Identification of distinct ontological markers of renal tubule segmentation and patterning.For the early proximal tubule (EPT) and loop of Henle (LOH) compartments of the nephron, expression patterns determined by SISH at 15.5dpc were painted onto a schematic of stage III and IV nephrons (see Figure S1). Both tubular and renal corpuscle (RC) structures were painted and expression strength is indicated by colour. Expression in the adult nephron is indicated in text on the right of each schematic (renal proximal tubule S1 S2 S3 segments, DCT distal convoluted tubule, DST distal straight tubule and LOH) and – indicates expression is absent. Unknown  =  expression was not examined?  =  uncertain expression. Red* indicates that these EPT genes also showed expression in a subset of the distal tubules in the adult kidney, Slc6a13 (DST) and Aldh11 (DCT, DST). EPT genes with restricted expression in the nephron tubules were divided into 3 categories; (A) early genes showing expression in Stage III and IV tubules, (B) late genes restricted to EPT of Stage IV tubules, the EPT anchor genes and (C) late genes with expression in EPT and other tubular segments (immature loop of Henle and/or early distal tubule). (D) EPT genes which showed additional expression in the renal corpuscle nephron compartment represent an additional category of enriched EPT genes. (A′–D′) Expression patterns in the kidney at 15.5dpc by SISH are shown for representative genes from each of the EPT spatiotemporal categories. In C′, arrowheads indicate expression in immature LOH. For the LOH compartment, three genes were identified (E) Umod a LOH-specific anchor gene and (F) Kcnj1 and Tmem72 LOH markers also expressed in the early distal tubule (EDT). SISH images and text-annotated expression patterns for all genes are available on the GUDMAP website (http://www.gudmap.org).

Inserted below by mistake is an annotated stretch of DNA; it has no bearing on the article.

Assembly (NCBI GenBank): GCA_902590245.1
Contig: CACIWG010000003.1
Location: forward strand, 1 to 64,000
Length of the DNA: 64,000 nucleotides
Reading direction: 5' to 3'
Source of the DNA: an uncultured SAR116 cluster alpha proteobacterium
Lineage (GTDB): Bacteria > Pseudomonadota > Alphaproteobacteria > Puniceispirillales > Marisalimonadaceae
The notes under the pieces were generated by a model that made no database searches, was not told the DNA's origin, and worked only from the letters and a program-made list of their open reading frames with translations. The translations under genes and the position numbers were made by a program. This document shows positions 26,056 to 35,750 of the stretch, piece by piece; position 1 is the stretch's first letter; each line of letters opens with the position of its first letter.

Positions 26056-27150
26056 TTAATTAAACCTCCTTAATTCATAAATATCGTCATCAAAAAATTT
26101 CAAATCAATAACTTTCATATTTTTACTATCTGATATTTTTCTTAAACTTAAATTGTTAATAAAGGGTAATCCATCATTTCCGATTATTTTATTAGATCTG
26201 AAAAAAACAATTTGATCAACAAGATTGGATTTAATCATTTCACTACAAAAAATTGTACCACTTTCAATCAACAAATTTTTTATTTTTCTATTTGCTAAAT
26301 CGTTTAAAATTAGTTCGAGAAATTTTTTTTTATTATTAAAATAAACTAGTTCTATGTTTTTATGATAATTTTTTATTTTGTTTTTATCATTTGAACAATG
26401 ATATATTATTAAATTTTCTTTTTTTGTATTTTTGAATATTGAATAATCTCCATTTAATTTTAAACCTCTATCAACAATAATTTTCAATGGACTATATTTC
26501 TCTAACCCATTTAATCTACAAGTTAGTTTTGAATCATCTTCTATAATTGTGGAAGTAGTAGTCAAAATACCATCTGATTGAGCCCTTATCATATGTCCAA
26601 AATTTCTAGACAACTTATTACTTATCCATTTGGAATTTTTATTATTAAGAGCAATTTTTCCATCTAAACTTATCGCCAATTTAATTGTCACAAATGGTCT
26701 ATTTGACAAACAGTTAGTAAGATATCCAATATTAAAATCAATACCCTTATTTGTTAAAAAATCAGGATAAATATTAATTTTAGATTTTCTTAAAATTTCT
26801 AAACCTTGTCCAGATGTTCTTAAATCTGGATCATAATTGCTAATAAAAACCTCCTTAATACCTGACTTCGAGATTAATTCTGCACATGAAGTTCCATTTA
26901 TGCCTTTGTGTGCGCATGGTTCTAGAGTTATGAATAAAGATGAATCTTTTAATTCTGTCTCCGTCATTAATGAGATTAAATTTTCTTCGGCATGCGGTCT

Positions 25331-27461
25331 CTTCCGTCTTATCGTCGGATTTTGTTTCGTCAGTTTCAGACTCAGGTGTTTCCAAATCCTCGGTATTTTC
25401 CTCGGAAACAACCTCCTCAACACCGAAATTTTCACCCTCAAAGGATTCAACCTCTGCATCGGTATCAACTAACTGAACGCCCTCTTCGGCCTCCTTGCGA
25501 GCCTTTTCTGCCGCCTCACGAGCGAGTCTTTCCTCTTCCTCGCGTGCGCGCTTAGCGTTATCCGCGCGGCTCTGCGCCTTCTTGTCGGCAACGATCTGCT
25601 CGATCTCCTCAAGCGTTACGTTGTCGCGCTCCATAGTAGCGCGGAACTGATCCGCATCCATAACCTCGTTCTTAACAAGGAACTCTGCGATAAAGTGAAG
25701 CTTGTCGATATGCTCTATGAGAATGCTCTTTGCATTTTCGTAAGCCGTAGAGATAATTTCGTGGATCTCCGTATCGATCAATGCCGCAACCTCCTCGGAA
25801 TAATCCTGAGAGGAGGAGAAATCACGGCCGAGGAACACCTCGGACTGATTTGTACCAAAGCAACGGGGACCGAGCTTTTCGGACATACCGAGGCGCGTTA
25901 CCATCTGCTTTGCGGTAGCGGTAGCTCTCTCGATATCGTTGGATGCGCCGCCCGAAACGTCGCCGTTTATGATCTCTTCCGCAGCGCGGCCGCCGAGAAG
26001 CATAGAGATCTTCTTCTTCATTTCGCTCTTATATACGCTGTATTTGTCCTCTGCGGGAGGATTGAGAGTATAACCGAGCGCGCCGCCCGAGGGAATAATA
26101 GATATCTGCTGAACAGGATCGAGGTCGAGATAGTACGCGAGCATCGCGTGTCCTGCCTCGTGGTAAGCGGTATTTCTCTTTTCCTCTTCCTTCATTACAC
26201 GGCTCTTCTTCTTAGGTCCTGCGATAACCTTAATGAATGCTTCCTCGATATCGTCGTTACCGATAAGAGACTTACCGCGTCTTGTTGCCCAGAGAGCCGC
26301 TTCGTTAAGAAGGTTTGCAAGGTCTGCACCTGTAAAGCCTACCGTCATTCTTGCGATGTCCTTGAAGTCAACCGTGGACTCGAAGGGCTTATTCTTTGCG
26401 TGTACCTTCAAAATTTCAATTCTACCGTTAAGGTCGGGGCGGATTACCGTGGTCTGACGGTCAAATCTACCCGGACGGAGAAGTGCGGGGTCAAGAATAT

© Copyright Policy
Related In: Results  -  Collection

Show All Figures
getmorefigures.php?uid=PMC3046260&req=5